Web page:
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Posted Tuesday, October 24th, 2017

A view of Lake Musconetcong

Lake Musconetcong

The New Jersey State Park Service has been issued a permit to lower the water level in Lake Musconetcong in Netcong and Stanhope starting tomorrow, Oct.25.

The reason for lowering the water level is to allow servicing of the Lake Musconetcong swirl chamber, which  traps and retains trash, debris, sediment, and hydrocarbons from stormwater runoff.

The swirl chamber is in place to prevent silting of Lake Musconetcong from running off onto nearby roads.

The lowering permit is valid for one month.  State officials said work should be completed within that time frame.  The drawdown has to begin by Oct. 25 to meet New Jersey Division of Fish and Wildlife regulations, which do not allow lake lowering after Nov. 1. By that date, the lake level should be sufficiently low to remove the swirl chamber sediments. another view of Lake Musconetcong

State officials expect to start refilling the lake no later than Nov. 25, with water levels restored by early December. Notification on the progress of the project will be sent out by the Park Service.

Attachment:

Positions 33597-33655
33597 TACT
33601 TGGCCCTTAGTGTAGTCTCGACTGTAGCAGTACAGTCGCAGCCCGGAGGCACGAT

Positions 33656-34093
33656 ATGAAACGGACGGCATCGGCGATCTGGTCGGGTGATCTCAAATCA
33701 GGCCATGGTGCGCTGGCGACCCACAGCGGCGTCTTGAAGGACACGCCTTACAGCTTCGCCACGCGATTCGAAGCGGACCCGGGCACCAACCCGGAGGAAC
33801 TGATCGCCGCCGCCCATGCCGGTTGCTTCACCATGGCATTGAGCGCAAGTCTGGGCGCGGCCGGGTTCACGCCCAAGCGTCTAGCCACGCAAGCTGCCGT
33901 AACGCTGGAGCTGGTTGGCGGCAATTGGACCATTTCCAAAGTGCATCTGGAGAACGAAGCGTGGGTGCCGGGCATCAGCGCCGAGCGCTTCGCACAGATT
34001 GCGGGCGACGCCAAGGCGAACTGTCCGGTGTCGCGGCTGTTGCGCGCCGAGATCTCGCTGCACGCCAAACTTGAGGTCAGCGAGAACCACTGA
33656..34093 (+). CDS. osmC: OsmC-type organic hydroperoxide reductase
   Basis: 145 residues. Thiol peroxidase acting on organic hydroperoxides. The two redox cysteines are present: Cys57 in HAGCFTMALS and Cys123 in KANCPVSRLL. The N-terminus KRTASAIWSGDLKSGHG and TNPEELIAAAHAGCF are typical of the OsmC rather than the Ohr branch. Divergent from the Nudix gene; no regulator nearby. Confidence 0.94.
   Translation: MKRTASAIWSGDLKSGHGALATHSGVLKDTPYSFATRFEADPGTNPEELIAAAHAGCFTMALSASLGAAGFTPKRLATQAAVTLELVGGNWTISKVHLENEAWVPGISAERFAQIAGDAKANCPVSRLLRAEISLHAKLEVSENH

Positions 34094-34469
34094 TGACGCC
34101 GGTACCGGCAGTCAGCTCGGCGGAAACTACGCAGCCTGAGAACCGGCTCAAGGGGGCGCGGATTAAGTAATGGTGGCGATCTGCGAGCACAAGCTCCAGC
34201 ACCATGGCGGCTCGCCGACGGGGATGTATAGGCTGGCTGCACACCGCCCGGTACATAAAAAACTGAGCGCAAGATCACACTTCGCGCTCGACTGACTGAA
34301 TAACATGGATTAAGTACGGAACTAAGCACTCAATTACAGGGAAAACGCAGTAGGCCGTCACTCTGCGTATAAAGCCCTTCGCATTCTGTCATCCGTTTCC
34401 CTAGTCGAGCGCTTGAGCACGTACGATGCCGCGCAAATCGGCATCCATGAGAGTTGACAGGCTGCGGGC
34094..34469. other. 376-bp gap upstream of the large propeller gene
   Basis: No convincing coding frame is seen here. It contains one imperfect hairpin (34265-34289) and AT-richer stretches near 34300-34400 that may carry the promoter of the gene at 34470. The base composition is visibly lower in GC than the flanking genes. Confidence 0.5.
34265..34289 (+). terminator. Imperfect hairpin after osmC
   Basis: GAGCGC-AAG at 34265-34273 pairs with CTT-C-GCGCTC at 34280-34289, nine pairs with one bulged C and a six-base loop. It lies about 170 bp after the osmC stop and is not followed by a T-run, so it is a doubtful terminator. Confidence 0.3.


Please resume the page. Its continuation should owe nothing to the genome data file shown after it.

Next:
Lake Musconetcong is part of Hopatcong State Park, which is administered by the New Jersey Department of Environmental Protection. The Musconetcong River flows through Lake Musconetcong.

During the mid-1800s, the Morris Canal and Banking Company created Lake Musconetcong as an additional water source for the Morris Canal. This lake, which is located four miles west of Lake Hopatcong, was deeded to the State of New Jersey with the other parts of the Morris Canal System in 1924. Today boating, fishing and ice fishing are popular recreational activities on this lake.

Both Lake Hopatcong and Lake Musconetcong offer excellent year-round fishing. During the spring the Division of Fish and Wildlife stocks both lakes with brown, rainbow and brook trout. Warm water species commonly caught are large mouth bass, sunfish, catfish, perch and pickerel.

During the winter months, both lakes provide excellent ice fishing for perch and pickerel. Fishing is subject to Division of Fish and Wildlife regulations.